Friday, May 31, 2019

The eyes have it, part four

There are times when it is impossible not to realise how fortunate we are to live in today's world rather than any other period in history.

From the age of six until three years ago I was utterly dependent on very strong glasses or contact lenses to see anything much. For most of human history a person with uncorrected eyesight as poor as mine was would have been severely handicapped by it.

And it would have got worse. Five minutes before the first of the operations to correct my sight, I learned from the pre-operation check that I was in the early stages of developing a cataract in my right eye. If I had been born a century earlier or at any time before that I would have faced going completely blind in at least one eye.
No longer. Thanks to a miracle of modern science I was able to have the lenses of my eyes replaced in 2016 and I no longer need glasses. This surgery was life-changing.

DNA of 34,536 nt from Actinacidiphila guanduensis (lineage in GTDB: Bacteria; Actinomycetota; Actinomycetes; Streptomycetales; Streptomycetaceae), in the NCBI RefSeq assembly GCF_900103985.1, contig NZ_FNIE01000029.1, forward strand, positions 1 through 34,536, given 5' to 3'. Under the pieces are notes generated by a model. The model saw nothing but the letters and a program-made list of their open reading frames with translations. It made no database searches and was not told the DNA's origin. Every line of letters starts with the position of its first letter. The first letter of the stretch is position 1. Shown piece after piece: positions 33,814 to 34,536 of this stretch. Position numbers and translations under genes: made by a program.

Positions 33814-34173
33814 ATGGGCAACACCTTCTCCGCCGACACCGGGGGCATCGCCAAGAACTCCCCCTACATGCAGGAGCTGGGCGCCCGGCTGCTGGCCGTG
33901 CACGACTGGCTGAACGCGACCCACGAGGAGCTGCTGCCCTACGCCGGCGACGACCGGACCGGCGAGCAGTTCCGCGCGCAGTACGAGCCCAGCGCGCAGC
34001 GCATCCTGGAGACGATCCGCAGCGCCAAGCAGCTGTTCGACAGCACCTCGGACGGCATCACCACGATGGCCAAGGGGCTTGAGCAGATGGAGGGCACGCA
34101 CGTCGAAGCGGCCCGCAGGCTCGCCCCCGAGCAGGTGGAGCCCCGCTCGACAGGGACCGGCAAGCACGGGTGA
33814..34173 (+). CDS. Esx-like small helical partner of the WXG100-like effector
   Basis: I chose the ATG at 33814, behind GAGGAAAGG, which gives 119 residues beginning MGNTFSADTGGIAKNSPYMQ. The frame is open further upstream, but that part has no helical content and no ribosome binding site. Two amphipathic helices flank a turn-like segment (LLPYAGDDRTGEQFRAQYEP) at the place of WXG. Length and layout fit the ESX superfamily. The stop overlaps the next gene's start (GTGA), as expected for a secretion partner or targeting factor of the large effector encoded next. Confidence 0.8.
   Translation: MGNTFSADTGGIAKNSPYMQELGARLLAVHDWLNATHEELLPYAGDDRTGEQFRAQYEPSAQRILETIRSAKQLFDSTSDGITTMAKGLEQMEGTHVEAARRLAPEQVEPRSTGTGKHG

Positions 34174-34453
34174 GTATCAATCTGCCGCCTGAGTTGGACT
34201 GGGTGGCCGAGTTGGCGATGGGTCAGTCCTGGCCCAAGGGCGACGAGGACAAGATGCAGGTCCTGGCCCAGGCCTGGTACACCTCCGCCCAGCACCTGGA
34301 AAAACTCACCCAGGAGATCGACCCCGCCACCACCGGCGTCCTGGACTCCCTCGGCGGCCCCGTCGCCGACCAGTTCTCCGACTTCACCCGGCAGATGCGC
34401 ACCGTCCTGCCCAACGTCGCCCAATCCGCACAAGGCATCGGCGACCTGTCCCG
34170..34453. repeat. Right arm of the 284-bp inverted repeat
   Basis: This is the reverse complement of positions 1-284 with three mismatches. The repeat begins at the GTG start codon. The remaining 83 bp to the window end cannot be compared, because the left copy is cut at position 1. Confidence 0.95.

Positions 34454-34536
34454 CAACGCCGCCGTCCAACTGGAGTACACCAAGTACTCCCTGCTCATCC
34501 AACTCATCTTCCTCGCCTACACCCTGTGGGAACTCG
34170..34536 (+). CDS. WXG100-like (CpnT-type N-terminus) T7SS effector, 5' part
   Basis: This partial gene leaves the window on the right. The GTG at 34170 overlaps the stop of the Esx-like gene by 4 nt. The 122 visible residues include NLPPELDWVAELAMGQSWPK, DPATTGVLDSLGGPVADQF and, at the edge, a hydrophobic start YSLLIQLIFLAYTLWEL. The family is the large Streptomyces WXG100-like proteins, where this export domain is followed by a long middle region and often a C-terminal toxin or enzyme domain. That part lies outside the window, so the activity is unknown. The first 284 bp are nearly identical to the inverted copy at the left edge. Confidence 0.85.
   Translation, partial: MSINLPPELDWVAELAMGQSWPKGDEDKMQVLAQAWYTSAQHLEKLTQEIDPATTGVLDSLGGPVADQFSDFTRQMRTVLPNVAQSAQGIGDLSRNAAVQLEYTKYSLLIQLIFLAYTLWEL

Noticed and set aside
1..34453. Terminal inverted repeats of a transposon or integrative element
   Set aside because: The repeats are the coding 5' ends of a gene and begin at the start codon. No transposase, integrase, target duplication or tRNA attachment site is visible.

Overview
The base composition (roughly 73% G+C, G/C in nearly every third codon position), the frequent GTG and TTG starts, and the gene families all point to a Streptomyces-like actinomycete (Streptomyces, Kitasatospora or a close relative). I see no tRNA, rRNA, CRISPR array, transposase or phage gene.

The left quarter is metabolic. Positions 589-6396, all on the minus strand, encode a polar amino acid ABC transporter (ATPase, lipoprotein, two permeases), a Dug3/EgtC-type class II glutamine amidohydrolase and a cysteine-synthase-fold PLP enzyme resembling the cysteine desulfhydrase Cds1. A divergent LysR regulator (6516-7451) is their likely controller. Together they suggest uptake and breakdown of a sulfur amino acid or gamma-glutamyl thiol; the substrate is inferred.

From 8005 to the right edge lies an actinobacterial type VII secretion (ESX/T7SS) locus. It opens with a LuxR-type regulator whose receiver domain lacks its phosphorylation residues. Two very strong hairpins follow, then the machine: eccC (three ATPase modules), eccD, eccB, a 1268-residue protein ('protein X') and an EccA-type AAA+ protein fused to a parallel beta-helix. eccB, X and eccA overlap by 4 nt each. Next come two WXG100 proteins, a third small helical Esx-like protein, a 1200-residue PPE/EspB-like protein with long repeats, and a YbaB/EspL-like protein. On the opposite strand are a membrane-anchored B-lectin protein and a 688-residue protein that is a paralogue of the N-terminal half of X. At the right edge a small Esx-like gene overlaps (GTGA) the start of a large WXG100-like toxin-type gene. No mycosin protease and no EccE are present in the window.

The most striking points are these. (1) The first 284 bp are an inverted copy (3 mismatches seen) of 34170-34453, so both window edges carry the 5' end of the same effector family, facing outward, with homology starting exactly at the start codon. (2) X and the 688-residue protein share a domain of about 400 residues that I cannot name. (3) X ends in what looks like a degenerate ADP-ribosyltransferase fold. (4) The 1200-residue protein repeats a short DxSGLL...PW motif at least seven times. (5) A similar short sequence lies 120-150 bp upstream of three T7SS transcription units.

I was warned at the time that there was a small chance that some opacity might develop after the operation but if so it could corrected by a relatively simple laser treatment. (For anyone interested, it's called YAG Capsulotomy.)

Earlier this year that problem did arise, in the same eye which had been developing the cataract. I had a very simple, non invasive procedure today in Liverpool - which took a few minutes and did not require even any injections of local anaesthetic, just a few eye drops. One doesn't want to speak too soon but the signs so far for the success of the procedure are extremely positive.

I'd like to thank the surgeon and staff of the Optimax clinics at Liverpool and Newcastle for their skill, care and support.

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